The answers are neither simple nor clear. Pitching is always at a premium, and the value of a starter versus a setup man can be debated in circles. But the inconsistency with which the Yankees treated Chamberlain combined with the inconsistency he gave them set both up for disaster. Out of that perfect storm comes far more questions than answers, and makes for years’ worth of alternate scenarios. As it is, the 21-year-old has now hit his late-20s with a legacy of disappointment rather than glory. The slider doesn’t bite nearly as much as it did, and the fastball has slowed down considerably.

Still, there may be time for the Yankees and Chamberlain to write a new story. With a strong 2013 spring training (2.61 ERA, 0.774 WHIP, nine strikeouts in 10.1 innings), Chamberlain drew at least preliminary interest from the Rangers. And though the Yankees appear eager to unload their big righty, numbers similar to the ones he showed in March will put New York in a much stronger position to either use his success to bolster a thin bullpen or have a trade chip to fill a need elsewhere. Having already invested over $6.1 million into a pitcher who will become a free agent at the end of the season, the Yankees are likely hoping for the latter.

Ultimately, Detroit scored only one run off Chamberlain on Saturday. But whether he ever found the answer he was looking for won’t become clear until he pitches again. What is clear is that the Yankees and their formerly untouchable pitcher are approaching the end of the road. And all the what-ifs will become a very expensive regret unless they can somehow make magic again together. Because what baseball also lends itself to are second chances. Chamberlain and the Yankees have one more left.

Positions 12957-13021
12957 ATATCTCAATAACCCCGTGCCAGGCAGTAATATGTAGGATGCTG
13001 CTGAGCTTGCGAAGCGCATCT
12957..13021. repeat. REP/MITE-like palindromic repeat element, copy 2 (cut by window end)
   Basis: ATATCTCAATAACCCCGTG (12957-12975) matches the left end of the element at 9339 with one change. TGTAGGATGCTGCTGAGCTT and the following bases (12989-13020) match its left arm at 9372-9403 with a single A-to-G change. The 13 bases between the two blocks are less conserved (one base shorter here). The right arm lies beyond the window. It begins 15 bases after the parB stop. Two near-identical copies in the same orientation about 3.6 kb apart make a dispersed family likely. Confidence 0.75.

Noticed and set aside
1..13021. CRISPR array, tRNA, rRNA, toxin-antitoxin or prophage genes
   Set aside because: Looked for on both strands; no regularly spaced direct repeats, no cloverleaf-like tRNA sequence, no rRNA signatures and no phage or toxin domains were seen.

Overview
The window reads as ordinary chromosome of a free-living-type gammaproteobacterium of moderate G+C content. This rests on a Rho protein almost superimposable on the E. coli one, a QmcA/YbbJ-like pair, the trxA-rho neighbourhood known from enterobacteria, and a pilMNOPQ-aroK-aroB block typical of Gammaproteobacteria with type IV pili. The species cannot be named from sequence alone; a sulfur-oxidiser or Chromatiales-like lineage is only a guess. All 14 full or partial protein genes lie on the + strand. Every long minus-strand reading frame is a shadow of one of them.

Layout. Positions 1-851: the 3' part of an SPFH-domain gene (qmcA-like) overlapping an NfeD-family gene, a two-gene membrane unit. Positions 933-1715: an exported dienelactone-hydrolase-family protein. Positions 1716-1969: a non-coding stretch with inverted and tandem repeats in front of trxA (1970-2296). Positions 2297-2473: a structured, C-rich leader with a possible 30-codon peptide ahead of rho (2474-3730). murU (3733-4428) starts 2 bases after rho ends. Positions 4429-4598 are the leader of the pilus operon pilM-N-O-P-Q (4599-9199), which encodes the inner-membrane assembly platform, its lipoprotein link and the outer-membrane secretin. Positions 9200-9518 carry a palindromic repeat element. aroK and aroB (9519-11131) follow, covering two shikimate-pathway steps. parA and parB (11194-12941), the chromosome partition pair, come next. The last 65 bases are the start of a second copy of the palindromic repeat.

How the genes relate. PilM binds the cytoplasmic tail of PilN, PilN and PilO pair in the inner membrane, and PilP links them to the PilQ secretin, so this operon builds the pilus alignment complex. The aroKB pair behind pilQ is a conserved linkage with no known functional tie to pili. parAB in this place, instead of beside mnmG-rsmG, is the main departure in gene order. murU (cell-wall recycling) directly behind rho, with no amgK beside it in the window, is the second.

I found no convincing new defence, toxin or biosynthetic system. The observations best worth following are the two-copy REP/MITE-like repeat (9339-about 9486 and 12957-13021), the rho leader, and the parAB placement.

(Photo by Flickr user BubbaFan).

This entry was posted in Editorial and tagged . Bookmark the permalink.

6 Responses to Yankees and Joba have one more year to get it right

  1. mikefoxtrot says:

    it wouldn't surprise me to see Joba have a tremendous year.

  2. mikefoxtrot says:

    it wouldn't surprise me to see Joba have a tremendous year and to see him closing games when Mariano isn't available.

  3. Tanned Tom says:

    A terrible case of indecision by the team. They gave up on him as a starter at age 24! That year he made 31 starts, went 5 innings just about every time and had a 4.75 ERA. Not great, but not terrible for such a young pitcher. Any other organization would have worked with him on his conditioning and on his staying aggressive and throwing strikes, and given him another shot in 2010. Not this one. Whereas they have showed tons of patience with Hughes, who is no use when injured, and of damn little use when not. His career ERA is still only 3.80, but the team seems to have no idea how to use him. The number one ingredient in developing young pitchers is patience on the organization's part. Look how Rivera developed, or Koufax for that matter. Great pitchers must be groomed.